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Curtain comes down on ZITF

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THE CURTAIN came down on the 55th edition of the Zimbabwe International Trade Fair (ZITF) yesterday with local, regional and international exhibitors expressing confidence in clinching deals after establishing firm contacts during the five-day trade and business jamboree.

Kudzai Mauwa of Econet holds a trophy while Kwanele Ngwenya CEO of Steward Bank (with a striped neck tie) smiles in appreciation after they received an award for being the best in ITC at ZITF on Friday
Kudzai Mauwa of Econet holds a trophy while Kwanele Ngwenya CEO of Steward Bank (with a striped neck tie) smiles in appreciation after they received an award for being the best in ITC at ZITF on Friday


Mthandazo Nyoni
Own Correspondent

In separate interviews with Southern Eye Business yesterday international, regional and local exhibitors said the fair had been good in terms of business.

An official from Mimic Components Company from South Africa, Edwin Wakefield, said the fair was a success compared to last year.

“It was a very good fair because we got lots of contacts from the locals who are interested in our products,” Wakefiled, who was quick to add that the Zimbabwe government should amend investment policies, said.

“For instance, we failed to conduct joint ventures with local companies because of the 51% share ownership. Zimbabwe has got a lot of talent and opportunities, but the 51% is prohibitive,” he said.

A sales representative from Lobels, Emmanuel Msemwo said business was good at ZITF 2014. Msemwo said apart from local enquiries, the firm got contacts from Zambia, Botswana and South Africa.

Slungile Sluu Mokoena, a South African exhibitor who is the chief executive of Sluu Design Company, said the organisers should improve the way they organise the fair.

“The fair was good as witnessed by lots of contacts I got from the locals. However, I would like to urge the organisers of the trade fair to give tickets to exhibitors in time not what we witnessed this time where we had to queue for the tickets the whole day,” she said.

An official from United Refineries, who asked not to be named, said the firm got more contacts from individuals compared to business to business contacts.

“The business was bit slow and it was not that much busy as we would like it to be.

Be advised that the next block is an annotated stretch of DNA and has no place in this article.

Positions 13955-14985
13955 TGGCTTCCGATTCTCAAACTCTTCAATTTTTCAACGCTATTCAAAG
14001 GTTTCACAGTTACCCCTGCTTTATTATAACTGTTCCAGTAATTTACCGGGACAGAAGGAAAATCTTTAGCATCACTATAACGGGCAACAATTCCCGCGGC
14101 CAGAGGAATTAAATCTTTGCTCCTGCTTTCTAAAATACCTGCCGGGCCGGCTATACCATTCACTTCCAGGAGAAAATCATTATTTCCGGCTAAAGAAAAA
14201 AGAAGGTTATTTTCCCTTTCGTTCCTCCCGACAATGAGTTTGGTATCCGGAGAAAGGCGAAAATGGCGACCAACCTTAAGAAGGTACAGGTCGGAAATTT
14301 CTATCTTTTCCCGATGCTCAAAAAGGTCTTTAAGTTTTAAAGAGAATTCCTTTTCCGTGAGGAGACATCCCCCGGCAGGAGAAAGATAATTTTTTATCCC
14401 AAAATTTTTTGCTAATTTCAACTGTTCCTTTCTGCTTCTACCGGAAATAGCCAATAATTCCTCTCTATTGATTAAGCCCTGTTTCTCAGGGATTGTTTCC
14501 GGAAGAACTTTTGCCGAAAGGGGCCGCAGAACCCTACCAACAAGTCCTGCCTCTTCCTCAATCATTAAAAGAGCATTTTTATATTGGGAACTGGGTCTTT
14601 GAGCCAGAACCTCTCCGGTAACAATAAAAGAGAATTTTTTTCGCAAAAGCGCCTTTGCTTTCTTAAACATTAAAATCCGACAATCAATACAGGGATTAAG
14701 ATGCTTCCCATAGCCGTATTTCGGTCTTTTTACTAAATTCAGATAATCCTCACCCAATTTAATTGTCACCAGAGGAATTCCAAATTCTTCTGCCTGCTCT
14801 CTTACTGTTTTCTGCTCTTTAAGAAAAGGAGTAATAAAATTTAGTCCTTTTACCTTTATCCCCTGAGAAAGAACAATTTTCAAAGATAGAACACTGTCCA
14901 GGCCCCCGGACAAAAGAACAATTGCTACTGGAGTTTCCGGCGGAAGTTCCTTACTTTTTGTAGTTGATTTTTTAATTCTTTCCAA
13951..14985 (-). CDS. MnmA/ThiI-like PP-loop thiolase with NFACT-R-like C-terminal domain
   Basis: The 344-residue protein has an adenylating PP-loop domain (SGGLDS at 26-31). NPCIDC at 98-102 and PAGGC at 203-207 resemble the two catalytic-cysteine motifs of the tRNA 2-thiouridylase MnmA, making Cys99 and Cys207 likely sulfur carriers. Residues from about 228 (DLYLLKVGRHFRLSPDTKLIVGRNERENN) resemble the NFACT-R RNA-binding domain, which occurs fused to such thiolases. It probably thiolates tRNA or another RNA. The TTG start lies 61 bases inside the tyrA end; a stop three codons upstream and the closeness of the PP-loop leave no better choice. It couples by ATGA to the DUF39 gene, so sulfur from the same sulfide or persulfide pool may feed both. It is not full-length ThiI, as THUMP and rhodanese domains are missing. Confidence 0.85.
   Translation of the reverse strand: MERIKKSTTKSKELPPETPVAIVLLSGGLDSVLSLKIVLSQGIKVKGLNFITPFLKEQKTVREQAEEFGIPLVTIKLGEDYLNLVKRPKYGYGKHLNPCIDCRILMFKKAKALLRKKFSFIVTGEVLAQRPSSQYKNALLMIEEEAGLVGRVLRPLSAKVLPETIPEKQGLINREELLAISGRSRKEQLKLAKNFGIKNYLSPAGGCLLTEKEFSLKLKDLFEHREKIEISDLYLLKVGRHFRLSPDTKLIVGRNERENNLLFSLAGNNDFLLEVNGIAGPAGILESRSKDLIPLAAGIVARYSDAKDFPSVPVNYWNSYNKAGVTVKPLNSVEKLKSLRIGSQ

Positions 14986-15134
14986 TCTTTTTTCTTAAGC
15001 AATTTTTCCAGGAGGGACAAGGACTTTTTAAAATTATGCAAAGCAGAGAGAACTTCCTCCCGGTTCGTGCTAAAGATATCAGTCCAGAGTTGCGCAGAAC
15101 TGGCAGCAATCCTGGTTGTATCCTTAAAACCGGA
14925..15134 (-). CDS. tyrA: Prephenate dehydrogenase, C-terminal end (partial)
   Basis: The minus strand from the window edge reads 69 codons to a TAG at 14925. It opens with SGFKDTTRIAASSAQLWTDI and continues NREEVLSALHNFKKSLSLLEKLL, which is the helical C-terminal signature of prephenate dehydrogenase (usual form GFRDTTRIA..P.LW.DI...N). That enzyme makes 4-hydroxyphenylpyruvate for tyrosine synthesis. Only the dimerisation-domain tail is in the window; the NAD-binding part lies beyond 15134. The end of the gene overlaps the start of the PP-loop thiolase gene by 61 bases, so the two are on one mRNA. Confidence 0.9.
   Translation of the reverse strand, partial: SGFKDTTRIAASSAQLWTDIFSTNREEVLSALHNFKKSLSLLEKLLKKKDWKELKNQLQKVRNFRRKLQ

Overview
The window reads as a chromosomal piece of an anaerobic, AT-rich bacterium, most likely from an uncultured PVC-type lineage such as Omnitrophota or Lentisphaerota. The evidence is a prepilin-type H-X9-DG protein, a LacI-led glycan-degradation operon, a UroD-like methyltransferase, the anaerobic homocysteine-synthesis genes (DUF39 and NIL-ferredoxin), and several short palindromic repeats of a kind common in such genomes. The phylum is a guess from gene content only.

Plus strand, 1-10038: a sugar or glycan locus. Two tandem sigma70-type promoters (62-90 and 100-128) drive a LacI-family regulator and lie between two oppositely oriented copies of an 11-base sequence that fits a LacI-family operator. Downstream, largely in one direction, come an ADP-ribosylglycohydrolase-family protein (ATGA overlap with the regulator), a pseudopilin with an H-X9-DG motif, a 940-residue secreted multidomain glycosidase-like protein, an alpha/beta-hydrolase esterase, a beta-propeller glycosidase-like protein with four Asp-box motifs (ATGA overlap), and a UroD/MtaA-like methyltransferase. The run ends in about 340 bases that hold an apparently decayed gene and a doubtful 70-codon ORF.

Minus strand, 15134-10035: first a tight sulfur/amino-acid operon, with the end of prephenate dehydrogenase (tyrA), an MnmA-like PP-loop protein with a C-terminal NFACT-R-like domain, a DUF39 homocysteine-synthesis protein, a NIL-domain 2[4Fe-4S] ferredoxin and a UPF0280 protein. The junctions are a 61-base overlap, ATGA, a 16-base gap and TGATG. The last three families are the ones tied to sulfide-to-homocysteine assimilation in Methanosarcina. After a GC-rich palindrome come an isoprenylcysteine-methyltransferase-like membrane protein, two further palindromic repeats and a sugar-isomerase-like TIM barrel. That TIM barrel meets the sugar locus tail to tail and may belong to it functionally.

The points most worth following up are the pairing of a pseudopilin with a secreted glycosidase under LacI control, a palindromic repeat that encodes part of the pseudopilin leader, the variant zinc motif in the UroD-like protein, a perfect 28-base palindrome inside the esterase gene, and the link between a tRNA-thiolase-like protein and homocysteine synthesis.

“We managed however to get more individual contacts as compared to business to business interaction,” he said.

Congo Brazzaville exhibitors said they were happy about the fair because lots of people expressed interest to come and do business with them.

Chinese officials also echoed similar sentiments saying they were looking forward to come and invest in Zimbabwe as there was strong market base.

ZITF chairperson Bekithemba Nkomo paid homage to all the exhibitors that participated in this year’s event, pleading with them to return next year.

Nineteen nations, including the United States of America which had not set foot at ZITF for the past 10 years, and close to 400 firms participated in the five-day event.

Nkomo described this year’s event as a formidable and growing brand in Southern Africa.

In his farewell message to exhibitors, Nkomo urged exhibitors to participate in forthcoming events that include the 19th edition of the Mining, Engineering and Transport Expo (Mine-Entra) set for July 22 to 25.

“Fifty five years is a great milestone for the company and indeed the nation as a whole. ZITF’s ability to stand the test of time is largely a sue to concerted efforts by all stakeholders to continuously improve the exhibition. As always the ZITF board appreciates the continued support of our local exhibitors,” he said.

South Africa’s Department of Trade and Industry, which lead a group of companies to the ZITF, won the best and most outstanding foreign displays for the second consecutive year.

According to the department, export sales flowing from South Africa’s participation in the fair over the last three years, as reported by the companies involved, had amounted to R6,6-million in 2011, R7,1 million in 2012 and R55,6 million in 2013.

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